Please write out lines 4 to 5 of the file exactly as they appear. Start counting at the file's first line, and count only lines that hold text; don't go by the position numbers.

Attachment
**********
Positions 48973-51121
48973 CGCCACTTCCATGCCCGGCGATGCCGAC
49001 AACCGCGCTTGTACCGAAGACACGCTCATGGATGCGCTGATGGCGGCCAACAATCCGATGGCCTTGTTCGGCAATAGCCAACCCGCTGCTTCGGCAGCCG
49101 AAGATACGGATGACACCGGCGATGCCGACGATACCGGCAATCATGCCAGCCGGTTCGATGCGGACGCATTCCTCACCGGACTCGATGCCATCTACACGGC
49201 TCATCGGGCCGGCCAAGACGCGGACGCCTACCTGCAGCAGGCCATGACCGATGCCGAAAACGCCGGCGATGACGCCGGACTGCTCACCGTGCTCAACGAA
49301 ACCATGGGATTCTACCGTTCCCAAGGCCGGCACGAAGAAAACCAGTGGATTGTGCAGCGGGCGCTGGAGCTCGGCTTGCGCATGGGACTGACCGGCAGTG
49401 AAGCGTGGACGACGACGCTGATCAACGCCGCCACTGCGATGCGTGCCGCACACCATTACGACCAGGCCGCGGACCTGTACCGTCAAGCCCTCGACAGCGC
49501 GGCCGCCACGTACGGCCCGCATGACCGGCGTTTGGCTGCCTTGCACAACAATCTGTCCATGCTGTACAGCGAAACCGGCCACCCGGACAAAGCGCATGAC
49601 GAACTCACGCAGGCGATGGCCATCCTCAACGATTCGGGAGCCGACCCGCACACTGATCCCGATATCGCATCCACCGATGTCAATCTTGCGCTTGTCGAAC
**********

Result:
49101 AAGATACGGATGACACCGGCGATGCCGACGATACCGGCAATCATGCCAGCCGGTTCGATGCGGACGCATTCCTCACCGGACTCGATGCCATCTACACGGC
49201 TCATCGGGCCGGCCAAGACGCGGACGCCTACCTGCAGCAGGCCATGACCGATGCCGAAAACGCCGGCGATGACGCCGGACTGCTCACCGTGCTCAACGAA